The more turmoil the world is in, the more we long for solace and wisdom. Lately, that’s a lot of longing.
By coincidence, about a year ago (just before things got in quite such a mess) I started writing down pieces of solace and wisdom that I came across on the Internet, or in books and magazines.
I just printed out a copy, and the file contains...
Good grief. Twenty-seven pages worth?
Not surprisingly, most of my favorite quotes are from writers. But there are also some activists, preachers, sages, and oddballs scattered among them. I’d like to pass along some of the solace and wisdom to you now, so I can clean out my file and make room for more.
• Minister Tom Ehrich, on religion: “We tend to define God in a way that preserves our limited horizons. But God isn’t swayed or deterred. He sees the sadness within our self-protection.”
• From the Kaballah, a sacred Hebrew text, on peace of mind: “To contemplate truth, without sorrow, is the greatest gift.”
• Film director Jean Renoir, on the human condition: “The awful thing about life is that everybody has their reasons.”
• An old Hungarian saying, on the human condition: “Life is like licking honey from a thorn.”
• Author Jim Harrison on politics: “Most politicians have the same moral imperative as a cancer cell: continue what you’re up to at all costs.”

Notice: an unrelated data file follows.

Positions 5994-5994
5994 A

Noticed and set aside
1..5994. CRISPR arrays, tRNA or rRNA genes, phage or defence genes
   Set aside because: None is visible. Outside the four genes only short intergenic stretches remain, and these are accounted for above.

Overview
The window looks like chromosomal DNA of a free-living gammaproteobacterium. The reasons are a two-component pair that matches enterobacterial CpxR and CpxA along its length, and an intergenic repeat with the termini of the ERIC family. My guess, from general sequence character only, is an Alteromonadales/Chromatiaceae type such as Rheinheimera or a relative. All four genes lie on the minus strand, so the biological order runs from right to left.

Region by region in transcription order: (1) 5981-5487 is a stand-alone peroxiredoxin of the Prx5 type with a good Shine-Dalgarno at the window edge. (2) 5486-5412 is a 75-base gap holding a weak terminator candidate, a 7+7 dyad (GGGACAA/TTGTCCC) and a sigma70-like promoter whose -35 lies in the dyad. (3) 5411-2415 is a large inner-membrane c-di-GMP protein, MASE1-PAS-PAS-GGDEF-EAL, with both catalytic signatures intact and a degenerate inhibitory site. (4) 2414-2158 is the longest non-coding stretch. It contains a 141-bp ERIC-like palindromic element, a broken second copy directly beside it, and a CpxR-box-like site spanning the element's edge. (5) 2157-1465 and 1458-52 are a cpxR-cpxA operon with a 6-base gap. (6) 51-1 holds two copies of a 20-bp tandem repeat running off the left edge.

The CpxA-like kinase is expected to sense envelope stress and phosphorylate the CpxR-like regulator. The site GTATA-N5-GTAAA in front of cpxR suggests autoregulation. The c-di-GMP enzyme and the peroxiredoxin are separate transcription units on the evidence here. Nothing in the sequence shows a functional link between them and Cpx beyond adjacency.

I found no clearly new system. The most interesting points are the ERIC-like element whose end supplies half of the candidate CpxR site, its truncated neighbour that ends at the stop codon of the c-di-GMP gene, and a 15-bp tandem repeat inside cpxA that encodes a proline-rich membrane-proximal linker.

• Author Marcel Proust, on art: “Only through art can we emerge from ourselves and see what another person sees.”
• Pianist and composer Peter Kater, on art: “Creativity is not about making something. That’s putting the cart before the horse. Creativity is about listening, about being aware in the moment. What you make from that awareness is just the by-product.”
• Philosopher Friedrich Nietzsche, on art: “We have art so that we do not perish in the truth.”
• Professor William Strunk Jr., on writing: “Vigorous writing is concise.”
• Author Franz Kafka, on writing: “A writer who does not write is a monster courting insanity.”
• Author Sinclair Lewis, on writing: “As writers, we have the power to bore people long after we are dead.”
• Author Erika Nelson, on hometowns: “Always remember where you came from, but never forget why you left.”
• Author Jean-Paul Sartre, on freedom: “Freedom is what you do with what’s been done to you.”
• Author Edward Abbey, on the outdoors: “Our suicidal poets (Plath, Berryman, Lowell, Jarrell, et al.) spent far too much of their lives inside rooms and classrooms when they should have been trudging up mountains, slogging through swamps, rowing down rivers. The indoor life is the next best thing to premature burial.”
• Director Woody Allen, on peace: “Someday, the lion shall lie down with the lamb. But the lamb is not going to get much sleep.”
• And finally, perhaps the best piece of advice any writer can ever receive, from poet David Knoebel: “The English language includes more than 250,000 words. Good combinations are still available.”
I heard that.
Dale Short is a native of Walker County. His columns, photos, and radio features are available on his website, carrolldaleshort.com. His weekly radio program "Music from Home" airs each Sunday at 6 pm on Oldies 101.5 FM, streams live online at www.oldies1015fm.com, and is archived afterward on his website.